The Jansz Premium NV Rosé is based upon Jansz wines of several vintages. Specially selected and crafted individual batches from cool climate locations in Tasmania, form this wine. Every site used to source grapes is specifically designated to growing fruit for sparkling wine. All batches are kept separate during winemaking to maximise blending options and the complexity of the final wines. The wine then goes through secondary fermentation in bottles and is aged on yeast lees for as long as possible with the average age of the final blend being 18 months to two years.
Note: Some Eastern markets may receive an alternate seasonal label featuring Tazmanian artist, Jamin.
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The name Jansz pays homage to Tasmania’s namesake, the Dutch explorer Abel Janszoon Tasman who first sighted the island in 1642. In fact, when it was established in 1975, the Jansz vineyard was originally named after Tasman’s ship, the Heemskerk. In 1986, esteemed Champagne house - Louis Roederer partnered with the owners of Heemskerk Wines to produce Tasmania’s first premium vintage sparkling wine. They saw the similarities between the climate here and the famous wine region of their homeland. In 1997, the Hill-Smith family purchased the vineyard and began the journey that has seen Jansz Tasmania become the most highly regarded sparkling wine house in Australia. The Jansz Tasmania vineyard sits to the northeast of the island state within the Pipers River region of the Tamar Valley. This cool little corner is colloquially known as ‘Sparkling Tasmania’. Temperatures here are moderated by close proximity to Bass Strait. The ocean breezes keep the temperature up during winter – minimising risk of frost, and down in summer – allowing our grapes to ripen slowly and develop intense, delicate and refined flavours. Resting on a bed of pure, red, free-draining basalt soils, the Jansz vineyard truly is the perfect site to grow grapes for world-class sparkling wines. The climatic conditions of the Jansz vineyard rival the famed French wine region of Champagne. In fact, it was originally with French contribution that Jansz became Tasmania’s first sparkling made using the traditional Méthode. Today we call it, Méthode Tasmanoise. It’s the essence of a partnership between the environment and our winemaker. Just as the cool Tasmanian climate creates spectacular beauty in nature, it is also instrumental in the creation of art in bottles. At Jansz, our focus is on the vineyard. We believe the vineyard is where the wine is born. Every day during the growing season, our winemaker walks the vines and tastes the grapes to gain an intimate understanding of each of our twenty three one-hectare blocks. This experience informs every decision we make from picking to fermenting. Our focus on the vineyard has been instrumental in establishing Jansz Tasmania as Australia’s sparkling wine specialist.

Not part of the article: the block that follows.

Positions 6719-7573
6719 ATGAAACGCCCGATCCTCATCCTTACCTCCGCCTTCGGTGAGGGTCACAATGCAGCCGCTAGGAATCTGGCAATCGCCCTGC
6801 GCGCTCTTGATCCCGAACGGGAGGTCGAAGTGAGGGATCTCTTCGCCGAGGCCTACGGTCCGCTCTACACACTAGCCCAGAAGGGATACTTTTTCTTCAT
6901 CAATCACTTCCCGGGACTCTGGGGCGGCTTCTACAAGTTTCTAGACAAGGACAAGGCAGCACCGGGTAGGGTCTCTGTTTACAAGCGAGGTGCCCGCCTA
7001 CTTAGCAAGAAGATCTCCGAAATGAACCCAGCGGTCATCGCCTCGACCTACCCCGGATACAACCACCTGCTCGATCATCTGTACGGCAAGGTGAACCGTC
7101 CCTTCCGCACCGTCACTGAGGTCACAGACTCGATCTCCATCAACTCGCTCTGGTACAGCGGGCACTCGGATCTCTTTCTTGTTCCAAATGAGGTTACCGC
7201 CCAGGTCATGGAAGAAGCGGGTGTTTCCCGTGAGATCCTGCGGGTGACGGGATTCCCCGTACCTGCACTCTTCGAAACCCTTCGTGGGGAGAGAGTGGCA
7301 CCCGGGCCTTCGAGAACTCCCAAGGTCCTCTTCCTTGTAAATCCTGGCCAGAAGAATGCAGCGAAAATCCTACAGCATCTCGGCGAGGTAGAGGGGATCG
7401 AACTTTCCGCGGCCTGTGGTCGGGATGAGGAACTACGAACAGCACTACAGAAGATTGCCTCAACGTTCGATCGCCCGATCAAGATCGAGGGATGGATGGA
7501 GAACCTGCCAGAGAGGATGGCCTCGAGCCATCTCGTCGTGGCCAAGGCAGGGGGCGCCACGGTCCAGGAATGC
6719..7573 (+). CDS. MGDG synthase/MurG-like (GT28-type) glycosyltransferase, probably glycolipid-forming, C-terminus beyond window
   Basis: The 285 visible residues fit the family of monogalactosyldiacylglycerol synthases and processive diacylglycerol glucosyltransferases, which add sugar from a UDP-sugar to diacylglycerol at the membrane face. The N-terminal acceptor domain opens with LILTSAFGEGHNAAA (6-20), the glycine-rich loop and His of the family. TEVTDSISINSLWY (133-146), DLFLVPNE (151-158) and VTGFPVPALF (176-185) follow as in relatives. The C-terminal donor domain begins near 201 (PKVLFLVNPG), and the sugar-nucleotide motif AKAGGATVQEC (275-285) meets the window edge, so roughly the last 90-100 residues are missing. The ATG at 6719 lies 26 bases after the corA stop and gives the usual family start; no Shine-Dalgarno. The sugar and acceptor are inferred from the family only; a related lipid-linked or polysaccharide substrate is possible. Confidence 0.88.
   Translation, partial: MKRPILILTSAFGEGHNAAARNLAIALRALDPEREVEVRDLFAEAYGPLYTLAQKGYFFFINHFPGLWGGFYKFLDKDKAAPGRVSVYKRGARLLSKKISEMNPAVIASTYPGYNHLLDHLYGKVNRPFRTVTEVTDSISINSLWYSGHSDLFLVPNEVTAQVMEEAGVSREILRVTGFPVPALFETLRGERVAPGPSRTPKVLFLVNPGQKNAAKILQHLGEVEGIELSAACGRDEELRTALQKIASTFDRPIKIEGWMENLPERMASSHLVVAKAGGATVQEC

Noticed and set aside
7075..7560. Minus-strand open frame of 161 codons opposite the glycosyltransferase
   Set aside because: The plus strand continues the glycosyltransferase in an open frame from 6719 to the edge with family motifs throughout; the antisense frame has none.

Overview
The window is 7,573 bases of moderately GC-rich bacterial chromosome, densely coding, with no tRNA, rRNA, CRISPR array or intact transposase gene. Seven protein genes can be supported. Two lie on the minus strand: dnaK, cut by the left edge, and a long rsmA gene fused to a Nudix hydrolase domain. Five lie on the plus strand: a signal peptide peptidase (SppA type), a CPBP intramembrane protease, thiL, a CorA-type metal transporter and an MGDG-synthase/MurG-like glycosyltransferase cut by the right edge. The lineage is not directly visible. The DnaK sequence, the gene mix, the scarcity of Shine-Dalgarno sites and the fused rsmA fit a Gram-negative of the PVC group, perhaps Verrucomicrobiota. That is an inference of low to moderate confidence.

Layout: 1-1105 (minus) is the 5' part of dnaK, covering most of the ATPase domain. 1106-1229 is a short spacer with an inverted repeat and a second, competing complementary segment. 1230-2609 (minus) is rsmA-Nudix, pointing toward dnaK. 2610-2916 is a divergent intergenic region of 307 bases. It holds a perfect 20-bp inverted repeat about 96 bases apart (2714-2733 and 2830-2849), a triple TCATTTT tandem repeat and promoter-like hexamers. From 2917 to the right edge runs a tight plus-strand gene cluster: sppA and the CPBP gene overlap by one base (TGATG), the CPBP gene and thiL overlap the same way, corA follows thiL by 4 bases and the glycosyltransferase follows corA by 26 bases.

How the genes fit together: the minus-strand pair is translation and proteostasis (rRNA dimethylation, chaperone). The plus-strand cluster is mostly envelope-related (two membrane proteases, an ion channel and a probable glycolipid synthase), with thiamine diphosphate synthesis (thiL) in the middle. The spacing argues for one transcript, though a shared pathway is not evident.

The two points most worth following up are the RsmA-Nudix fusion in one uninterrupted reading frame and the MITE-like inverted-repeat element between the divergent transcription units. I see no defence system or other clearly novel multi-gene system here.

Directly south of the city of Melbourne and the Mornington Peninsula wine region, the cool-climate island of Tasmania has earned an honorable reputation as the country’s finest producer of Sparkling Wine. Naturally the region also excels in top quality still wines from Pinot Noir, Chardonnay and Riesling, all distinguished because of a high natural acidity. Most of the Tasmania vineyards cluster around the eastern side of the island from north to south.
What are the different types of sparkling rosé wine?
Rosé sparkling wines like Champagne, Prosecco, Cava, and others make a fun and festive alternative to regular bubbles—but don’t snub these as not as important as their clear counterparts. Rosé Champagnes (i.e., those coming from the Champagne region of France) are made in the same basic way as regular Champagne, from the same grapes and the same region. Most other regions where sparkling wine is produced, and where red grape varieties also grow, also make a rosé version.
How is sparkling rosé wine made?
There are two main methods to make rosé sparkling wine. Typically, either white wine is blended with red wine to make a rosé base wine, or only red grapes are used but spend a short period of time on their skins (maceration) to make rosé colored juice before pressing and fermentation. In either case the base wine goes through a second fermentation (the one that makes the bubbles) through any of the various sparkling wine making methods.
What gives rosé Champagne and sparkling wine their color and bubbles?
The bubbles in sparkling wine are formed when the base wine undergoes a secondary fermentation, which traps carbon dioxide inside the bottle or fermentation vessel. During this stage, the yeast cells can absorb some of the wine’s color but for the most part, the pink hue remains.
How do you serve rosé sparkling wine?
Treat rosé sparkling wine as you would treat any Champagne, Prosecco, Cava, and other sparkling wine of comparable quality. For storing in any long-term sense, these should be kept at cellar temperature, about 55F. For serving, cool to about 40F to 50F. As for drinking, the best glasses have a stem and a flute or tulip shape to allow the bead (bubbles) and beautiful rosé hue to show.
How long do rosé Champagne and sparkling wine last?
Most rosé versions of Prosecco, Champagne, Cava or others around the “$20 and under” price point are intended for early consumption. Those made using the traditional method with extended cellar time before release (e.g., Champagne or Crémant) can typically improve with age. If you are unsure, definitely consult a wine professional for guidance.